“But the agent told us that our property is well-priced.”
Never mind what the agent says, there is only one way to know if your property is well priced – someone wants to buy it. It’s obvious.
If your property is not sold, it’s because the price is too high.
Yes, yes, the price may be lower than you wanted, it may be lower than you were quoted, it may be lower than you were once offered; but, if your property has not sold, the market price is lower than you realise. It’s always about the money.
And the property market is like any other market, at least as far as money is concerned. The buyers, not the sellers, set the prices.
Take the share market. A few months ago, people who owned Commonwealth Bank shares could have sold them for more than $60.00. Today, those same shares sell for around $40.00. That’s the “market price”. People who own shares understand share market truths.
Not so in the property market. Some sellers have properties that, a few months ago, were worth, say, $600,000. Today those same properties may only be worth $500,000 (that’s not as big a drop as the Commonwealth Bank shares, by the way).
The difference with the property market is that, unlike the share market, property prices are not displayed on TV each night. And so, the property market is full of deluded property owners. They think their properties are worth more than the true market price.
Now, of course, none of this matters unless you are selling. If you are not selling, you can be happily deluded about the value of your property. You can fool yourself for years.
But the minute you try and sell, you cannot fool the market. If you ask for a certain price and there are no takers at your price, the market is saying “too high”. Like it or not, you are being rejected.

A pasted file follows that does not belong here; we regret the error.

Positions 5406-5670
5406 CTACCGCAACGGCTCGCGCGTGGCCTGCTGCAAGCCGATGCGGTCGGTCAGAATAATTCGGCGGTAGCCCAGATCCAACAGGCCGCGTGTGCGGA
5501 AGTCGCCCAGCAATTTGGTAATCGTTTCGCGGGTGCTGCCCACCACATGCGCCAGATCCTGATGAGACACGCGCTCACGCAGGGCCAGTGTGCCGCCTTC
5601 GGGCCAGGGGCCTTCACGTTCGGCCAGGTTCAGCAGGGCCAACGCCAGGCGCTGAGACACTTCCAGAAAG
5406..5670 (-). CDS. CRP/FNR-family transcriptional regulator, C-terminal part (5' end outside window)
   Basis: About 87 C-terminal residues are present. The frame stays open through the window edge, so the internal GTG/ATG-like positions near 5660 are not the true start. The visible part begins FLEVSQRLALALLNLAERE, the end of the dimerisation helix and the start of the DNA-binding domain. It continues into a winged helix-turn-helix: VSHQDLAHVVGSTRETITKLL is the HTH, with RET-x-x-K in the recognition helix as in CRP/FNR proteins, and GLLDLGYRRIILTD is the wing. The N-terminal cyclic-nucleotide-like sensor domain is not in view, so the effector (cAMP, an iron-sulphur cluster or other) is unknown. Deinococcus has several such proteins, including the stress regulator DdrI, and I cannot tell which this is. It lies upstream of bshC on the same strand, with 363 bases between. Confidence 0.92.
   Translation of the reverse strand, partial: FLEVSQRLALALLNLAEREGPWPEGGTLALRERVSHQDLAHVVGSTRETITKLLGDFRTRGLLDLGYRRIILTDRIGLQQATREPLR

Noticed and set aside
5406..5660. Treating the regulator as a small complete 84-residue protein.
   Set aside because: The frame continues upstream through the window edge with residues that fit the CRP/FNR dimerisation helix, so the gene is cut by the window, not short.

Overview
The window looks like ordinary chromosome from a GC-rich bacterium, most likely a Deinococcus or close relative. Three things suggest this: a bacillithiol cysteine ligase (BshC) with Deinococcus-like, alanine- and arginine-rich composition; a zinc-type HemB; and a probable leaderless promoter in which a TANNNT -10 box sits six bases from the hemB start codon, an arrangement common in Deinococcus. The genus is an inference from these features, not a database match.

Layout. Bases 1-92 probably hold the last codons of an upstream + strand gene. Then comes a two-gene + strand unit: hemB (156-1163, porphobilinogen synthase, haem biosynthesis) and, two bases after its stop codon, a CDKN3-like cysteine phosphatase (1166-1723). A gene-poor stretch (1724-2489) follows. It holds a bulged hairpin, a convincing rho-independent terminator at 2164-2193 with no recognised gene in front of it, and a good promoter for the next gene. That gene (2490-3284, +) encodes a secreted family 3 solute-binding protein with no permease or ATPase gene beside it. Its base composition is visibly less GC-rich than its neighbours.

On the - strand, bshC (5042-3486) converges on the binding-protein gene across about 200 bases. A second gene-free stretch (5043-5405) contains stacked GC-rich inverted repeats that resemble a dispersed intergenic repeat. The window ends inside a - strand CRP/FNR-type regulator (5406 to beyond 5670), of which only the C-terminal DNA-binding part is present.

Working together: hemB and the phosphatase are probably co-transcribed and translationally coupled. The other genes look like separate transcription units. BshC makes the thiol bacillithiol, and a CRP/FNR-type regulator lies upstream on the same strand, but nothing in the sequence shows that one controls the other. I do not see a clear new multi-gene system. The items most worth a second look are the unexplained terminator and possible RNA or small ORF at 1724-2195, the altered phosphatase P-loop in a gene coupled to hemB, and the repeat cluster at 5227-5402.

Imagine going to a stock broker and saying, “I want $60.00 for my Commonwealth Bank shares. I don’t care that the current price is $40.00, I want $60.00.” The stock broker would laugh at you.
But not the real estate broker (or agents as we call them in Australia).
No, the agent will sign you up at “your price”, get you to pay thousands of dollars in “marketing fees” and then, when no buyers show-up, the agent will give you the “market feedback”. In the agent game, it’s crunch time.
If you want to sell, the agent will eventually get you to sell by convincing you to lower your price to “meet the market” (the agents love that expression).
Now, sure, you may have fired the first agent (that rotten liar who agreed with your price). You may even have sacked the second agent (another liar who told you what you wanted to hear). You may be thousands of dollars out of pocket by the time you say to the third agent, “Please, I can’t take this any more. Tell me the truth.”
And then you’ll sell because, finally, you’ll face the reality of a tough market. Your property is not worth what you think it’s worth, it’s only worth – and here comes another real estate cliché – “what a buyer is prepared to pay”.
There’s an old Buddhist saying, “All human unhappiness comes from not facing reality squarely, exactly as it is.”
Unhappy sellers are seldom facing reality. That’s why their properties are not sold.
If you’re selling today, don’t get sucked into the “my price waiting game”. Don’t wait while your property gets more and more stale in the market place. Face the facts.
If the agent could sell your property at the price you’re asking now, the agent would sell it.
Agents want to sell properties, that’s how they get paid. Even if they tell you that your price is right, that’s because, like most sellers, agents also delude themselves.
Salespeople are eternal optimists.
They don’t want to look you squarely in the eyes and say, “The asking price of your property is too high.” They are scared of what you might do to them. They don’t want cranky clients.
Do you know what agents hate more than anything else? I’ll tell you. Agents hate being fired by a seller (because they “couldn’t sell” the property) and then, a few weeks later, seeing the property sold by another agent at a lower price than they could have achieved weeks earlier. That’s every agent’s nightmare.
So, again, I repeat. Don’t play the price plummeting waiting game.
If you get a genuine offer on your property in a tough market – and there is no better offer – then, no matter how low the offer may seem, it may be a lot higher than you’ll be offered in a few weeks from now. Don’t reject it without some serious thought.
You’ve got to face the tough facts. The best price in today’s market may be less than the price you want. But that doesn’t change the fact that it’s the best price.
Don’t let your property go stale. Price it to sell it.